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There are profound mysteries in a Real Cactus Soil which no cactus maniac would betray, even if you broke him on the wheel. All these sects, observances, rituals, schools and lodges, as well as the wild or hermit cactus maniacs, will swear that only by their Method alone have they achieved such miraculous results.

We eye each other from a short, spiky distance. What difficult secret do we share? We hardly want to know but we keep looking, and the middle distance fills with cacti and succulents we have known. Our encounters usually take place under the cover of something else. We should be talking about literature but we're talking about the rare varieties you can sometimes find in supermarkets, and how you might not really know what they are till they flower. Other people indulge our conversation for a moment then leave us in our thicket of strange forms, by the checkout.

How far back does this go? A long way, usually to childhood. We grew cacti from seed by the age of ten. Every day over an entire winter and a spring we pulled out the box from under the living room sofa, and one day we knew the crystal of dust that was a pinpoint of mammillaria in a sea of John Innes No. 1 compost. Two weeks later an opuntia. Or was it a lithops? Already we saw the eleven-inch star-shaped flower the stapelia variegata would have one day, purply-black with gold markings, and the sky-eating white of the epiphyllium. The Latin was proof of elegance, enigma and things that don't move.

Cacti and succulents were part of civilisation. Their aureoles of spines, their clusters of hooked hairs left an itch that was hard to locate. They were mysteriously alive, inscrutably contained, the ones that looked like stones or sausages, the ones that spat their young off the ends of spotted stalks, their ears, bracts, entire forms masquerading as leaves. You could take cuttings and one day see a new green sausage fill with light. Bits that fell off would grow. They came from the desert and the jungle, they were parched, replete and on your windowsill, the face you turned to the outside world, lapping the slender small-town sun.

A cactus is a succulent, sub- of a genus, member of a family, butt of a joke if not beyond one. The prickles are there to remind you. A cactus becomes a succulent when it loses its prickles, and vice versa. Are you with me? Some people find cacti unbearably enigmatic, and succulents irritating. So many fleshy leaves off a like-minded stem, so few reluctant flowers. That disinterestedness of the born skeptic. You can ignore a cactus, can't you, leave it in the window for years? You don't need to water them more than once a year, if that, they're reservoirs aren't they? Ships of the ships of the desert, last ditch for desert rats. If ignored they will prosper, and may even let out a rare, astounded blossom, the sudden riot of life almost more than you can bear, the background music Beethoven, a cactus if ever you heard one.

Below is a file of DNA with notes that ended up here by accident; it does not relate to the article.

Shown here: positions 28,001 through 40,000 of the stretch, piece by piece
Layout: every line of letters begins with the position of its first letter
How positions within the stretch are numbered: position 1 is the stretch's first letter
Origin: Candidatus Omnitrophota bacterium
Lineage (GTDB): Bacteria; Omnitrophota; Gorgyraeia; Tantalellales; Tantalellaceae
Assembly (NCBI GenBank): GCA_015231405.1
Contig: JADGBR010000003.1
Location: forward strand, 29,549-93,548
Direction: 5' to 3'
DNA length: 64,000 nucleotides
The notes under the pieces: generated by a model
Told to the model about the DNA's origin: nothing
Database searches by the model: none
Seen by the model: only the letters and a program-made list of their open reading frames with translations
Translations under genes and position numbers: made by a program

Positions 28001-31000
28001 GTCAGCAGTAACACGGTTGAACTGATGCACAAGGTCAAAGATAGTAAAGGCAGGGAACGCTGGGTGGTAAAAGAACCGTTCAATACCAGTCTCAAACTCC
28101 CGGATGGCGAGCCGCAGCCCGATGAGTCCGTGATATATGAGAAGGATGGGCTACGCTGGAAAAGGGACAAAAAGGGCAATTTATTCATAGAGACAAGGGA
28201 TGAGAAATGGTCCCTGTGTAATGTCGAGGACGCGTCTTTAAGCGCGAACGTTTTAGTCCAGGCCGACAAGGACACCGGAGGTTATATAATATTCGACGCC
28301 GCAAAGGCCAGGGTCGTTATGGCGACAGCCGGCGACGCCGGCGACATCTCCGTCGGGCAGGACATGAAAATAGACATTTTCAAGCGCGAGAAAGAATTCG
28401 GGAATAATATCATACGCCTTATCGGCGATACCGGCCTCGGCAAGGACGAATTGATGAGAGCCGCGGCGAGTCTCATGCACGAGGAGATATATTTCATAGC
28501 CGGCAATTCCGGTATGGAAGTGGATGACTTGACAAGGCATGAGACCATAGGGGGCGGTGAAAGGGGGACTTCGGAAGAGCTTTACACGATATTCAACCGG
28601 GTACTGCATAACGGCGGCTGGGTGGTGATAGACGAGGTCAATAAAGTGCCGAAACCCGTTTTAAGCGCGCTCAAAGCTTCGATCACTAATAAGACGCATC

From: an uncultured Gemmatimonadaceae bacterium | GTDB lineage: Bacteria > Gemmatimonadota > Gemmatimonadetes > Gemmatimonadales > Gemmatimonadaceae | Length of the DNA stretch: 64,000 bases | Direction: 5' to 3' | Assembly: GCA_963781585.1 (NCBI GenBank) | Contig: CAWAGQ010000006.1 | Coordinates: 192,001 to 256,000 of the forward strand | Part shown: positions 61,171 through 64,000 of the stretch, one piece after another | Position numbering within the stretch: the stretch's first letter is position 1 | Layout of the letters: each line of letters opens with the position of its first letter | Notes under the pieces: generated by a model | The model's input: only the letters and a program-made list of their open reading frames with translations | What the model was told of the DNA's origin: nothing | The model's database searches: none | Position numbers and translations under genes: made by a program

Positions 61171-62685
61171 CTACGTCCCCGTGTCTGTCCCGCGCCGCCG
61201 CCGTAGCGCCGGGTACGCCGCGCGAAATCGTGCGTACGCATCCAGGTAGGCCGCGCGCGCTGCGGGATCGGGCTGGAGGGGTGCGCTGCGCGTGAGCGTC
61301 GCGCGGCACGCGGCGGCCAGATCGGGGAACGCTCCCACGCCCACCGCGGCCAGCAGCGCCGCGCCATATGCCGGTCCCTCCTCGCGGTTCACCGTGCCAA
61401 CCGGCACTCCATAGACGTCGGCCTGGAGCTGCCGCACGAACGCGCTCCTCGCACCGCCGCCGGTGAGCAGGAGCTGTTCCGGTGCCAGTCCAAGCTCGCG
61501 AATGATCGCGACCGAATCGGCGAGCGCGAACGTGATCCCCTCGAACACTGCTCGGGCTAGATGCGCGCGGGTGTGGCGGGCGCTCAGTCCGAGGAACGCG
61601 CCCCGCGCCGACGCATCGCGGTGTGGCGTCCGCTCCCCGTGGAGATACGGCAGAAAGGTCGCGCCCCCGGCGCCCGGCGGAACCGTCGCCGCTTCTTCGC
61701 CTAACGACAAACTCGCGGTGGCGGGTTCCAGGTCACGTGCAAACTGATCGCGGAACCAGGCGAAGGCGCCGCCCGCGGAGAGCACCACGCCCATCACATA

You can't ignore a cactus, can you? You have become one.

Don't judge me by my spots, you say, rather, by my spikes. I'm awkward in a crowd but can hold a windowsill single-handed. Generic desert all around me. An isolationist. A reservoir. Groups of us can portray a gawky charm. We like to be plunged to the neck in gravel and watered indirectly. We agree to tell all and we tell nothing. We try for a south-facing aspect. The world could end and we'd still be there, inviolate. You begin to guess that there's no such thing as normal and we're proof of it, cacti and succulents, members and friends. Like mayflies in May and mushrooms on St. George's Day, we're reliable and unaccountable, scattered about in shops, houses, offices, in a habit of light in a gap between net curtains.

Was it that first propagation under the living-room sofa? Or the first visit to the greenhouses at Kew? Or having a greenhouse of your own? Or when you were given your first cutting by Jimmie, the first cactus fancier you knew? A moment whereafter you felt a bolt of recognition at the sight of a fellow, an absentee in a window, like Emma Bovary-an underwatered succulent if ever there was one.

Jimmie was soft and slightly withdrawn. She looked at you from far back, her hands on the staging in the conservatory in front of a large, dusty, nameless plant with a crock of red-pink flowers. Was she looking at you or just taking you in on her way through? The glass on the conservatory mossy within and milky without. She leaned back as she told you the name in Latin and the habit of the plant. Downy, with fine, hooked hair. Straight fringe, wide face; between a smile and a daze, stooped shoulders in a big frame. Jimmie was one of The Girls, three women who ran a small-holding, a café and a Jersey cow. Girls of a feather. Jimmie was the horticultural Girl, Eileen looked after the animals, Mollie ran the café. Eileen was a cactus, Mollie a succulent. Jimmie was epileptic.

Members of the Society of Cacti and Succulents, and Friends, take heed: there are more of us than you know, we're lodged on all manner of shelf and saucer, usually far from the window which may well face North. Sometimes we're watered too indirectly. A glance round the door. Mist through an open window on a summer evening. We might not be watered at all. We might search high and low. We might not be able to move. Then the cactus maniacs begin to shout all together, and attack one another with their fists, teeth, hooves and claws; but as is the way of this world, the real truth is not brought to light even by these means.

from Global City Review




cacti and succulents

judy kravis